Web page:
Despite the staggering prices, there is value to be had at Nusr-et as well. For example, his unadulterated wagyu rib eye and strip/sirloin cuts are priced at $100 each. I saw his “Istanbul Steak” come out, and it’s only a little smaller than what I sell at $75 per pound, raw. So that’s not much of an upcharge. Here’s what the strip looks like in the meat case at Nusr-et:
As for the $100 rib eye, the menu describes it as “thinly sliced.” I hope that’s not like hot-pot meat. But here’s what the rib eye looks like in the case:
Great looking caps there. I’m down with that steak too, as long as “thinly sliced” means it’s pre-sliced prior to serving, table side, and not a glorified stir fry dish like the Saslik.
So is the dry-aging on the tomahawk worth the upcharge here? Probably not, but I’m still glad I tried it. I would have always been curious about it if I hadn’t. Like a closeted homosexual, struggling with locked up desires…
But there were a few places where I did feel ripped off:
Asparagus: $15 for eight relatively unseasoned and boring stalks.
Saslik Steak: Funny that the accents on the S letters in that name closely resemble dollar signs, as the price tag of $70 for about six to eight ounces is too high. This is an appetizer at best.
Despite all that, I didn’t feel ripped off on the whole, at the end of this meal. Then again it was just a light lunch split between four people. Our bill with tax and tip included came to just about $500.
If I was here for dinner I probably would have ordered the same amount of food for two people. Then I might have felt ripped off.
My overall value analysis is this: There are some starters I want to try, so I would certainly go back, but that’s me. I’m also very interested in the asado short ribs. As far as the common cuts of steak go, however, I would much rather have the 32oz wagyu tomahawk at Del Frisco’s for $95, despite the lack of marinade, dry aging or Saltbae showmanship. It has such a great crust, and that price point is bonkers for the size. Cheaper and better. That is, essentially, my short form-recommendation.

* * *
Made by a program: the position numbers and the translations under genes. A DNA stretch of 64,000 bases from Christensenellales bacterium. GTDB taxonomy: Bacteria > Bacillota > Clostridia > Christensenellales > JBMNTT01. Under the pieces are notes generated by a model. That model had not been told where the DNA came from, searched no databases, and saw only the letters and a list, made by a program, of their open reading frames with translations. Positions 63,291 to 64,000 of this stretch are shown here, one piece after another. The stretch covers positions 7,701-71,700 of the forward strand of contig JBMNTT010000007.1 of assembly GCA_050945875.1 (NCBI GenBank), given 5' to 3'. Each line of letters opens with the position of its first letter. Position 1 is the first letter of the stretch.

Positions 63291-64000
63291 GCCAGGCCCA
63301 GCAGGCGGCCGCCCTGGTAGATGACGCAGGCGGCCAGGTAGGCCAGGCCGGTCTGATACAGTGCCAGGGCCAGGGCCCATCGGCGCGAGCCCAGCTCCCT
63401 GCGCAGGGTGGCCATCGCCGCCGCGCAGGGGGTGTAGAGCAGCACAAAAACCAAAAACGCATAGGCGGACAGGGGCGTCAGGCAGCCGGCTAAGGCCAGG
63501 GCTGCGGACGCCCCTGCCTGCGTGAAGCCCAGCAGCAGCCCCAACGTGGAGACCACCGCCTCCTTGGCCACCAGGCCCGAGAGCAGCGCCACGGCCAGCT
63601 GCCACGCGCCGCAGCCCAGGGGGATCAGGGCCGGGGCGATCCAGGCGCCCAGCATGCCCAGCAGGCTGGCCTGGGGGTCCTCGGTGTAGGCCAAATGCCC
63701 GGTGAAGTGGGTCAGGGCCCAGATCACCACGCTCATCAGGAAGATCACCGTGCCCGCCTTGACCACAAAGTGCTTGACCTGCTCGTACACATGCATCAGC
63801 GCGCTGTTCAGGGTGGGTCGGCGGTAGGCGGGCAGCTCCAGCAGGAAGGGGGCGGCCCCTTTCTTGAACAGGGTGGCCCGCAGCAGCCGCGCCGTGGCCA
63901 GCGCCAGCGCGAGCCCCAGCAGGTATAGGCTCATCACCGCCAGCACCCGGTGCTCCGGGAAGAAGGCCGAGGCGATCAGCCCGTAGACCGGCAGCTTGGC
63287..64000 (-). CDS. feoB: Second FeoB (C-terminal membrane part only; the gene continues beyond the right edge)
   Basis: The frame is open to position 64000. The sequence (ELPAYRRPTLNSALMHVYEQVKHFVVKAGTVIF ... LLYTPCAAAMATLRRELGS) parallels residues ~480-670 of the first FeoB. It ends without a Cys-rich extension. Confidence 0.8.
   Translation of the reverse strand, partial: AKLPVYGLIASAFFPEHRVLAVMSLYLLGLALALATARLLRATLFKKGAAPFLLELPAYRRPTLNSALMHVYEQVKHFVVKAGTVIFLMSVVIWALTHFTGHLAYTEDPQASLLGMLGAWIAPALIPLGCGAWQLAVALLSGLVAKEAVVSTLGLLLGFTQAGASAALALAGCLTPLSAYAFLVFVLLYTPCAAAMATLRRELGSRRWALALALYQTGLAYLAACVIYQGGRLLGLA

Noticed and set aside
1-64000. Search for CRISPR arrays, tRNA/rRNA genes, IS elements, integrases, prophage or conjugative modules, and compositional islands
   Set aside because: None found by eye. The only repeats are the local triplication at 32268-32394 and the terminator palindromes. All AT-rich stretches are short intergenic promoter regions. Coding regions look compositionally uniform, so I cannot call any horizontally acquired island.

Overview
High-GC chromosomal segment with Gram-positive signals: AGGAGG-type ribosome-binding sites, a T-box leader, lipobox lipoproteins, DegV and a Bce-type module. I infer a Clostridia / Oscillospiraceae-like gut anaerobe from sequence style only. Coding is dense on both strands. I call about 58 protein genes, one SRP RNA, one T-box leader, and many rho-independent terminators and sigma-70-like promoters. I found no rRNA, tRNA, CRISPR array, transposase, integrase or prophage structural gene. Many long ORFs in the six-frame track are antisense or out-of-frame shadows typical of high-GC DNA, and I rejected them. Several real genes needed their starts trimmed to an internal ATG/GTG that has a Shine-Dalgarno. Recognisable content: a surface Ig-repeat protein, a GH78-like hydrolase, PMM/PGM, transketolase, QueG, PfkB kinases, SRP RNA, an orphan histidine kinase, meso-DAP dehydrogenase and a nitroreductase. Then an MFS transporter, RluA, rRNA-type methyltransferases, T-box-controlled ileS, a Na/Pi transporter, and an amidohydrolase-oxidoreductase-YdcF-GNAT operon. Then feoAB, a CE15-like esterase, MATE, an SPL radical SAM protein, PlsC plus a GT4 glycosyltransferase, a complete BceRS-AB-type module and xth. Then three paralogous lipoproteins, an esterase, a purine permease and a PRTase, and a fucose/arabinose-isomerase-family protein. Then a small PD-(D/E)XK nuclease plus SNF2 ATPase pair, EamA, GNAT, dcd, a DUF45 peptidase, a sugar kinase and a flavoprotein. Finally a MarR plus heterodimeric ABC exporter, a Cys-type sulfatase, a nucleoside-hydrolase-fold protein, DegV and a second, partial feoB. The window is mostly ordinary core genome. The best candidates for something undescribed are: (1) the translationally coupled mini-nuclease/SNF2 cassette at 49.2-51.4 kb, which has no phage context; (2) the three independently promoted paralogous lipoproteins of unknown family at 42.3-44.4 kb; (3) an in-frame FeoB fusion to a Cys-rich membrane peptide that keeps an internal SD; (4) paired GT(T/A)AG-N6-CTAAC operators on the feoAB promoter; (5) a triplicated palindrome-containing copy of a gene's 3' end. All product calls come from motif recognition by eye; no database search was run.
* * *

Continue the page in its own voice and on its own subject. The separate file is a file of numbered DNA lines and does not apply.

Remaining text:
There are no seats around the small, circular bar at Nusr-et. You can stand there and have a drink, I suppose, but that isn’t conducive for hanging out.
There are only a handful of standing-only high tops along the wall as well. I was expecting more from this midtown location. They could have easily attracted a good happy hour crowd and banked big bucks on booze, like the massive collection of Ciroc that sits on a shelf of its own – above even the Macallan 25 and Louis XIII – because Diddy and Saltbae are boys.
That said, I didn’t try any of their splendid looking cocktails. Maybe next time. But they’re a bit pricey.
Specials and Other Meats: 8
The alternatives to standard steakhouse beef cuts are as follows: (1) a full lamb rack, and (2) slow roasted asado short ribs. I would definitely like to try the short ribs. The lamb rack is too expensive at $250, however.
There is at least one item that was a special, not printed on the menu. Essentially it’s thinly sliced filet mignon that gets flash cooked tableside by pouring hot oil over it. If you’re a meat maniac like me, you’ve probably seen videos and images of this kind of thing circulating on the internet for months now.